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How to Build an Earthquake School Project

The ancient Greeks believed that the sea god Poseidon created earthquakes when he was angry. These days, scientists know that it is the movement of tectonic plates that causes earthquakes. Tectonic plates are huge land masses that float on our planet's molten core like the skin on a pot of boiling milk. Earthquakes can occur where these plates bump or scrape against each other. Middle and upper elementary school classes can complete an earthquake project in one to two hours.

Cover your work area with newspaper. Place the straight edge onto the styrofoam sheet so that it divides the sheet in half. Cut along the edge with the plastic knife, but cut only halfway into the sheet's thickness. Snap the sheet in two along the cut. Each half now has an uneven edge resembling the edges of tectonic plates.

Place the two styrofoam halves back together. Paint a street pattern onto the sheet. Use your creativity to add sidewalks and green areas for lawns, parks and other things. Leave enough space on the street pattern to leave room for buildings.

Create the buildings while the paint dries. Carefully separate the small boxes at the seams so each box becomes a single flat sheet. Avoid damaging the flaps where they have been glued together. Turn each sheet over so that the white or grey side faces up. Glue each box back together so that the printing is on the inside. Decorate each building with paint, coloured pencils, crayons or markers.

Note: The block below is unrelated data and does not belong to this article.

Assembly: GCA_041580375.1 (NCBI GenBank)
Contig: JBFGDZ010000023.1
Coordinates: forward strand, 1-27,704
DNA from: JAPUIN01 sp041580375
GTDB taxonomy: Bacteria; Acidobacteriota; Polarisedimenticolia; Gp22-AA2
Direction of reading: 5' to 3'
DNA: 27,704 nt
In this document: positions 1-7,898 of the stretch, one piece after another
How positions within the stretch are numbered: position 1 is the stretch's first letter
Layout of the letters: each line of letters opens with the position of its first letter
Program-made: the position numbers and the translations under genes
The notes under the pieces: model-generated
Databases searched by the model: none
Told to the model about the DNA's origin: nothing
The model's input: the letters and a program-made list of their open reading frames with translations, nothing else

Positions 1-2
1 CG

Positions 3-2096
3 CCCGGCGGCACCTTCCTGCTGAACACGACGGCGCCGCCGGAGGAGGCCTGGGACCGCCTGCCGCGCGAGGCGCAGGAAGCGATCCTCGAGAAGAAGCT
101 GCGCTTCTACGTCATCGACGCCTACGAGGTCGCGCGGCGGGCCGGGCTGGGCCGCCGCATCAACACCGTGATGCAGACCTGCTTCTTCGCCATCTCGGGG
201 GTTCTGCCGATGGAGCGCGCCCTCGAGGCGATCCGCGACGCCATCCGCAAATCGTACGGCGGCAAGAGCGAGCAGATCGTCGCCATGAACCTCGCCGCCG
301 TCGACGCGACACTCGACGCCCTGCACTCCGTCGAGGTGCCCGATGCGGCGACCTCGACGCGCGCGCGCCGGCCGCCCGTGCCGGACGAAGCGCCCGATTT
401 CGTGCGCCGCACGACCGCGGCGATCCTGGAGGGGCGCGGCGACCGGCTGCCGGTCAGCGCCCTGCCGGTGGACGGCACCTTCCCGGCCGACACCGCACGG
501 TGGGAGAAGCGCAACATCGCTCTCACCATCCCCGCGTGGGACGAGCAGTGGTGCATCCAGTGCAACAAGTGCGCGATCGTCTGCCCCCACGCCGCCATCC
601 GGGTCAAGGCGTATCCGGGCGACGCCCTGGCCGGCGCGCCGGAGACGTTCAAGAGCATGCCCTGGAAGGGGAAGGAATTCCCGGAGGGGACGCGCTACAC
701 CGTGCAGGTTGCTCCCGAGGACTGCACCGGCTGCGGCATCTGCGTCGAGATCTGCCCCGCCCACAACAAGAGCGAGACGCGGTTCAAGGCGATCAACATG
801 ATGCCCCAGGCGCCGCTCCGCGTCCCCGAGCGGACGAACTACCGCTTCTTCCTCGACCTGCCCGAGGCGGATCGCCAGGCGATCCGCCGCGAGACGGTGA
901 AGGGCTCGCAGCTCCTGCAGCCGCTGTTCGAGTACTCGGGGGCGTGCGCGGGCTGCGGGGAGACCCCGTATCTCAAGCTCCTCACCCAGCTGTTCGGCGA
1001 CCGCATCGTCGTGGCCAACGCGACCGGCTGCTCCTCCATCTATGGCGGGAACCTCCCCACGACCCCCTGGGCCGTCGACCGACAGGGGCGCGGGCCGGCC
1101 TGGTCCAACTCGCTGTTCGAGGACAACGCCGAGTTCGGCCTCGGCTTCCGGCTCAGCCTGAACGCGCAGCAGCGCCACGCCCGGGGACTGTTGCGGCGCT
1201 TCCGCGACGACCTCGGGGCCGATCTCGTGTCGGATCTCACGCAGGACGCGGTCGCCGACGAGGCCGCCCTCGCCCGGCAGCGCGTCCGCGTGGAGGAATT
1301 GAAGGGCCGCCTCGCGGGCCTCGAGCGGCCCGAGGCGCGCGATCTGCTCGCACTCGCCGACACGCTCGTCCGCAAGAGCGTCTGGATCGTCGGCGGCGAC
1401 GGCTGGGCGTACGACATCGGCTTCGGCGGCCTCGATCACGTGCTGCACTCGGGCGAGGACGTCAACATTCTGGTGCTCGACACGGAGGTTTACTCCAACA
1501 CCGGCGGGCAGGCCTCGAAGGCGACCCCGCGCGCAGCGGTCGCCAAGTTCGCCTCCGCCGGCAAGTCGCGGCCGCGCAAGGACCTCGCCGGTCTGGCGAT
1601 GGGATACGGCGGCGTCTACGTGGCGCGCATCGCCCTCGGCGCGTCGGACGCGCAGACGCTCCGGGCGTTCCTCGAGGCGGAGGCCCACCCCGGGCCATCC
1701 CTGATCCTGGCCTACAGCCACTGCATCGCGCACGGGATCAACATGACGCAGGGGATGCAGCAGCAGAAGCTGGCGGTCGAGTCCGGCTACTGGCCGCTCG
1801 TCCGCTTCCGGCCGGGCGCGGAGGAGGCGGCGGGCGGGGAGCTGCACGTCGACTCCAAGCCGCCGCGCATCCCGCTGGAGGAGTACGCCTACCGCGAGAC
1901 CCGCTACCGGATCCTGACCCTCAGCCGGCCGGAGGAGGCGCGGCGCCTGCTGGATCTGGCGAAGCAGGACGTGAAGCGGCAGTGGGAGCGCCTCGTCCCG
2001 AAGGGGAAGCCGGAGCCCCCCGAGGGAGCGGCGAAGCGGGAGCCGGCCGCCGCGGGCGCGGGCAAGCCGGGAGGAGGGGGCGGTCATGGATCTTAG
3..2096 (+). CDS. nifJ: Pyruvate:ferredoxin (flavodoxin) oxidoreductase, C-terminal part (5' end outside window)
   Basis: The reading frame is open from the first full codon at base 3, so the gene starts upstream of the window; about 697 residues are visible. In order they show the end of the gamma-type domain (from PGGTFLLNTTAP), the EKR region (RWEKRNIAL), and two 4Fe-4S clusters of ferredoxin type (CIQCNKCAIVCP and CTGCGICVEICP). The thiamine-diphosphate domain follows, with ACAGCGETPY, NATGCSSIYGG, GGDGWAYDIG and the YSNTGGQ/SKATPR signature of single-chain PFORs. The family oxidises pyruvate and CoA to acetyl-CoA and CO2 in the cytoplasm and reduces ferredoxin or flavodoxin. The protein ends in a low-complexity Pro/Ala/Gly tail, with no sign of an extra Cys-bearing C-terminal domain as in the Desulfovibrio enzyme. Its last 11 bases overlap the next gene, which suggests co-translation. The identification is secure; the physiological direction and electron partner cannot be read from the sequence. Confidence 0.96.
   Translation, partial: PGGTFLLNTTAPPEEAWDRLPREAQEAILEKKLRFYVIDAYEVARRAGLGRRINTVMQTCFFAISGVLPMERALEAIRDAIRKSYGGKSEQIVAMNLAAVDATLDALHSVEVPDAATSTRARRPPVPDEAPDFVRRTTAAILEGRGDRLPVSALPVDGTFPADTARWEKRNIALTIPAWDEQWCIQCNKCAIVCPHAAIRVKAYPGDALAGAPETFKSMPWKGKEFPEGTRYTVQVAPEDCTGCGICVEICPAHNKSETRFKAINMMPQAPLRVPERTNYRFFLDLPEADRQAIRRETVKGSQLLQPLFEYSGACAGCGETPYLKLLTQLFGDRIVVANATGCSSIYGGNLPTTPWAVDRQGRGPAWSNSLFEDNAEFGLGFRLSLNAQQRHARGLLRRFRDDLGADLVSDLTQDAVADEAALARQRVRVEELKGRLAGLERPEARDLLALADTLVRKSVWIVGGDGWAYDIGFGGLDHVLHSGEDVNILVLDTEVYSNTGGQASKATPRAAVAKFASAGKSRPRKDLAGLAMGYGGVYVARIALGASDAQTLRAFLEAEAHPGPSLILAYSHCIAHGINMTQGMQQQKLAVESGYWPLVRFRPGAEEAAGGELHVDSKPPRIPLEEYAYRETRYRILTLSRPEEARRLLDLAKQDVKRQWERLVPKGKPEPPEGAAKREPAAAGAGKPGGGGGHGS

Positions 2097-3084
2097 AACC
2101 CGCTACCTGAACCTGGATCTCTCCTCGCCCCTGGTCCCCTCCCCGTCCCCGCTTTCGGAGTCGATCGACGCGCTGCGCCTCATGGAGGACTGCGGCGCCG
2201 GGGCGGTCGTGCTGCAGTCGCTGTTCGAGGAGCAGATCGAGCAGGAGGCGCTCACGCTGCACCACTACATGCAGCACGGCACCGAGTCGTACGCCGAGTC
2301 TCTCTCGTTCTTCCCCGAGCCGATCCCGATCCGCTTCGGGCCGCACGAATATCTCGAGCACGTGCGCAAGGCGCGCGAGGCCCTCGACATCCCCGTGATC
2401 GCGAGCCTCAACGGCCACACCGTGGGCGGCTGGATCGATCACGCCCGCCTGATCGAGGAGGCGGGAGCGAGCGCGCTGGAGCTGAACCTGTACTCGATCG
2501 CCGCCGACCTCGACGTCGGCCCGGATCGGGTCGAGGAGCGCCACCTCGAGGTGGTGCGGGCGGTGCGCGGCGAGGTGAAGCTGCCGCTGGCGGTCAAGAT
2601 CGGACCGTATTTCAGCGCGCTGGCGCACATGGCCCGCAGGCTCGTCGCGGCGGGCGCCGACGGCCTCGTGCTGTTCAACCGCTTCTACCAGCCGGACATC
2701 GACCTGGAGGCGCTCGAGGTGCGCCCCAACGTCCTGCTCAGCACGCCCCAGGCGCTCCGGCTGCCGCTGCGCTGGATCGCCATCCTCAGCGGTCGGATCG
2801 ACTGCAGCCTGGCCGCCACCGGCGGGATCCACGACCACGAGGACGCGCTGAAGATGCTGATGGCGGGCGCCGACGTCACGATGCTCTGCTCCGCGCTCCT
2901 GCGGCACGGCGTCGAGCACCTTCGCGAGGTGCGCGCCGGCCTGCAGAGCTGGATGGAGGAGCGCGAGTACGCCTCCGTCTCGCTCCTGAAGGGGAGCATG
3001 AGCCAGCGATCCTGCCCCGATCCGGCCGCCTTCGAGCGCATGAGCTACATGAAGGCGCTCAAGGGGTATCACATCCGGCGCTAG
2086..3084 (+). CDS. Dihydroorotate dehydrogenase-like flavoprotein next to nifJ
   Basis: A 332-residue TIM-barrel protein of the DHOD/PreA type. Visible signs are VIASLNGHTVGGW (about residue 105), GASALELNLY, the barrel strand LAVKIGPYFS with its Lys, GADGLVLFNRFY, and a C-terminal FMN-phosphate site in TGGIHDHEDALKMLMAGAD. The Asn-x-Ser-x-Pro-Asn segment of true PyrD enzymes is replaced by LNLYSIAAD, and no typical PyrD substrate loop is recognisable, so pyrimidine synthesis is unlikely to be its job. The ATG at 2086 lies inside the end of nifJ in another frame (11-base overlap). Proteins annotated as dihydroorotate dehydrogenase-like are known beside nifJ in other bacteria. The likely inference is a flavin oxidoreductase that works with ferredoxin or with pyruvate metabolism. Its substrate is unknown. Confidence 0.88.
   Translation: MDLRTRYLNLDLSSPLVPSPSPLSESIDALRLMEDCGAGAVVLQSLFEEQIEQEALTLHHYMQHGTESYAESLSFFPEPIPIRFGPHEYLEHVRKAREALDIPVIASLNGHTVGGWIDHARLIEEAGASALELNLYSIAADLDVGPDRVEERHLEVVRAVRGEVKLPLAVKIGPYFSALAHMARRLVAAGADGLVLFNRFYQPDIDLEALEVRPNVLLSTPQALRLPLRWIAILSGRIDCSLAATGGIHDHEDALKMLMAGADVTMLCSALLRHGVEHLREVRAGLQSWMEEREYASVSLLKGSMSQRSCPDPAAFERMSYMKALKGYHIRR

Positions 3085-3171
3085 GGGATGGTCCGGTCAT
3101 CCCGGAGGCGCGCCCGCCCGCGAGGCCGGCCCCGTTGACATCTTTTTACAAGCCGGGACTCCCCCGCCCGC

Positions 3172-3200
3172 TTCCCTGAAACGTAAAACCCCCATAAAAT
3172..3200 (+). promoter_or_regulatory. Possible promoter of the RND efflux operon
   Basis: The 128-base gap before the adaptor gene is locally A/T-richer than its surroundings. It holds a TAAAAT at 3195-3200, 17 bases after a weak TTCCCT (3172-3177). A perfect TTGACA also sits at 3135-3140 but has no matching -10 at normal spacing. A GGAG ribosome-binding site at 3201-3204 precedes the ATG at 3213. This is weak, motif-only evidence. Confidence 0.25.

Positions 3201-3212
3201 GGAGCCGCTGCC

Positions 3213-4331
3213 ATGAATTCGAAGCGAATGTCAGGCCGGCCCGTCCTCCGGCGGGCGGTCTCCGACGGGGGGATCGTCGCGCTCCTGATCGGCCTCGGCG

Attach the buildings to the street pattern with loops of masking tape. To show what happens during and after an earthquake, slide the styrofoam sheets back and forth against each other.

Tip

You can add toy cars, model trees and small action figures to you earthquake diorama.

Warning

Advise your students to wear painting clothes. Even washable paints, like tempera paints, can leave permanent stains.

Things You'll Need

  • Styrofoam sheet, 1 inch thick, 24-by-24 inches
  • Straight edge, 24 inches
  • Plastic knife
  • Tempera paints
  • Paint brushes
  • Styrofoam cups
  • Masking tape
  • Small cardboard boxes
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About the Author

Jeva Anand began writing in 1988. He has worked as an educator, media-relations coordinator and copywriter, and collaborated with regional and national media such as "Indian Country Today." Anand holds a Master of Arts in English from the University of South Dakota. He currently works as a writer and translator.